law enables us to interfere with or to moderate that 
success or that failure so long as it is due to mere competi- 
tion "(i). T)|oro ;. "nn v.^t,-,, ^tft, imposcd by law on 
competition by one trader with another with the &ale 
ohjent nf hrnr'litiiig .J)iai3£lf " ;>) . But this must be taken 
subject to the principle that uumpctitiuu must bo fair. in 
t h l i « R n S i . ' ■of.ili.'ing open . A man may not benefit himself 
, at the e.\j)cnse of another and rival triuler by passing off 
1 his goods or business as being that other's fd). 


Cy) Aiello V. Woideij [1898] 1 
Ch. 274, 67 L. J. Cli. 172. 

McOrcsor (188B-91) 23 Q. B. 
Div. 598, afflrmcd in H. L. 
11892] A. C. 25. 

at p. tilo. 

(6) Fry L. J., ibid. «t pp. 625, 

(p) I^rd IlanneD, s. o. in H. L. 
[1892] A. ('. at p. 59. 

((J) \Vc alia'.l return to ttii^ later 

(o) Bowen L. J., 23 (J. B. Div. ondor tho licad of Deceit. A 



in a moti'B 
own land. 




Anotiici- group uf uuthoritios of the same clos^ is lliat 
which establishes "' thut the disturbance or removal of tb 
Boil iu a mun's own land, though it is the means (b.\ 
process of natural percolation) of drying up his neigli- 
bour's spring or well, does not constitute the invasion ol ii 
legal right, und will not sustain an action- And, further. 
that it makes no difference whether the damage ai'ise b_\ 
the water percolating awuy, so that it ccast^s to How aloii^ 
channels through which it previously found its way to tin- 
spring or well; or whether, ha\ing found its wuy to the 
spring or well, it ceases to be retained there" ;^e). Thi- 
leading cuses are A cion v. Blundell (/) and Ch memore \ . 
Richards {(j). In the former it was expressly laid down a-- 
the governing principle "that the person who owns tin 
surface may dig therein, and apply all that is there fouiul 
to his own purposes, at his free will and pleasure, and thai 
if in the exercise of such right he intercepts or drains oil 
,the water collected from underground springs in hi> 
neighbour's well, this inconvenience to iiis neighbour fall- 
within the description of damnum absque iniuria which 
cannot become the groun'd of an action." In this case tin- 
defendant had sunk a deep pit on his own land for 
mining purposes, and kept it dry by pumping in the usuiii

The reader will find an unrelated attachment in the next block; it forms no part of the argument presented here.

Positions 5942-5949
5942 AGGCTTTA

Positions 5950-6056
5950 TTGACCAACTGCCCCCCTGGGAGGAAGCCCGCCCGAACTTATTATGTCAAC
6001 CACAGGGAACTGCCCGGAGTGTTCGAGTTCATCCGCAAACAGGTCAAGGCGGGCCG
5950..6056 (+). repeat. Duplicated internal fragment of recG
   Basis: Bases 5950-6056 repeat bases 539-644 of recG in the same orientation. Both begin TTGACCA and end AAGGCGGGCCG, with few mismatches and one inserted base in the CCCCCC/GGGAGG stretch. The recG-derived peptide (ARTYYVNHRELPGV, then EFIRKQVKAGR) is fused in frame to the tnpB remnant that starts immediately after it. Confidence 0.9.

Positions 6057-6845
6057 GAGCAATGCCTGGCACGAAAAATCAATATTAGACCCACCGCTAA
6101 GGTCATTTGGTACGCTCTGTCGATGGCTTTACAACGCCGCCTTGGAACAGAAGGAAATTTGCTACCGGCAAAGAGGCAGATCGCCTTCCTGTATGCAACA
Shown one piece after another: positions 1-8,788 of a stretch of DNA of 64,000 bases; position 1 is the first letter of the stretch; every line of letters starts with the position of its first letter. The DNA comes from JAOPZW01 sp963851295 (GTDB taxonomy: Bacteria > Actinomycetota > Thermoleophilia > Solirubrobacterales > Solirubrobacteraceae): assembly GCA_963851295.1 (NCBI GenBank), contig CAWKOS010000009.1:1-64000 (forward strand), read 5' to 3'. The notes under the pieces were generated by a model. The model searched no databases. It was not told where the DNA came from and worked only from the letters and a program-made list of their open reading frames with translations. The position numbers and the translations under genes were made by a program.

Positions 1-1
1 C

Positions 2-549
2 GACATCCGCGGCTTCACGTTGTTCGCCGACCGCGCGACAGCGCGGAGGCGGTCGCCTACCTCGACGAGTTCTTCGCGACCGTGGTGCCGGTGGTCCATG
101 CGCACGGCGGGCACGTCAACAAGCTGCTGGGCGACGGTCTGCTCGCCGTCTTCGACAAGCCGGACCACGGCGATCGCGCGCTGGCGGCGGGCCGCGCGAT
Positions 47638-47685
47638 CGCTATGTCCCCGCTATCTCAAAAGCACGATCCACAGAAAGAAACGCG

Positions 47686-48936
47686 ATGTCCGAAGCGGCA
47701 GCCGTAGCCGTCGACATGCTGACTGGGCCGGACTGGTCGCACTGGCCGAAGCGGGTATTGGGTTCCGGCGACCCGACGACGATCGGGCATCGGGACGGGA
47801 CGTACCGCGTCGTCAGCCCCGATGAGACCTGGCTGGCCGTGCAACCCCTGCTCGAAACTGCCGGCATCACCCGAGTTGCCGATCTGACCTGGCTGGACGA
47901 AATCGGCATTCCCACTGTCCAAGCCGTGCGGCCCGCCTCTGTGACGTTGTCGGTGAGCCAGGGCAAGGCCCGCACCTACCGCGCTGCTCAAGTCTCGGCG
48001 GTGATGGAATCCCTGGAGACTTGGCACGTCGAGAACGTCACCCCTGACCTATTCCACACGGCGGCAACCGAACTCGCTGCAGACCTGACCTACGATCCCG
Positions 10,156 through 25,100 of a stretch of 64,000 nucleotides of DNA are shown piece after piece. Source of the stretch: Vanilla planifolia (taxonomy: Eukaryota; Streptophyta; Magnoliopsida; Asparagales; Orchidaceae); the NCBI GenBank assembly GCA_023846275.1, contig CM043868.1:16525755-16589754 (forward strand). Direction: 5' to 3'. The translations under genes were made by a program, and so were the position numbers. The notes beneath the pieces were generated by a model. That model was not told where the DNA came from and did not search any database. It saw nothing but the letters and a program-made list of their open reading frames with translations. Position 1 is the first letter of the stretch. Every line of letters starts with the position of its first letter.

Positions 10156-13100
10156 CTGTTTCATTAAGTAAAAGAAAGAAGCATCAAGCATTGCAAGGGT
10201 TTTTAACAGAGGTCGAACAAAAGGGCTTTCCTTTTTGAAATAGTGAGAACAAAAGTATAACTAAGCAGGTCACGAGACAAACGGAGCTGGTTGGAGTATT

way, with the result of drying up a well which belonged 
to the plaintiff and was used by him to supply his cotton 
mill. Chasemorew Richards carried the ruloastep f'Ttlicr 
in two directions. It settled tliat it makes no difforoncc 
, if the well or watercourse whoso supply is cut off ot 
diminished is ancient, and also (notwithstanding ''onsidir- 

reecnt leading authority in Itrtf- 
daicay v. Btmkam [1896] A. C. 
199, 65 L. J. Q. n. 381. 

(e) Per Cur. BitUiicorkiiih 
Minhtg Co. v. Hnnhnti- i^Hn) 
L. R. 6 P. C. at p. 61, 43 L. J. 

l». C. 19. 

(/) 12 M. 6i W. 324, 13 
L. J. Ex. 289, 67 R. R. 361 

(i?) 7 H. L. C. 349, 29 L. J. 
Ex. 81 (1869); 115 R. R. 187. 

USE OF OKb's own LAND. 


■Mc doubt oxpre8sod by Lord Wonslejdalc) that it 
nmtter» not the operations curried on by the 
owner of tlie surface are or are not for any purpose' con- 
nected with the use of the land itself. The defendants 
in the cause were virtually the Local liour.l of Ilealtli of 
< ."vdon, who had sunk a deep well o,> their own laud to 
obla.n u water supply for the town. The making of this 
vvcU, and the of great <,uuntitics of water from it 
i".' the use of the town, intereepte.1 ,vater that had 
i.)rn,erly found its way into the river Waudle bv under- 
L-round channels, and the supply <,f water (o the plaintill's 
lucient nnll, situated on that riv,.r, wa. diminished. Her,, 
'ho defendants, though using th,.ir land in „n ordinary 
way, were not using it for an ordinary purpose. But 
- bo House of Lords refused to make any distinction on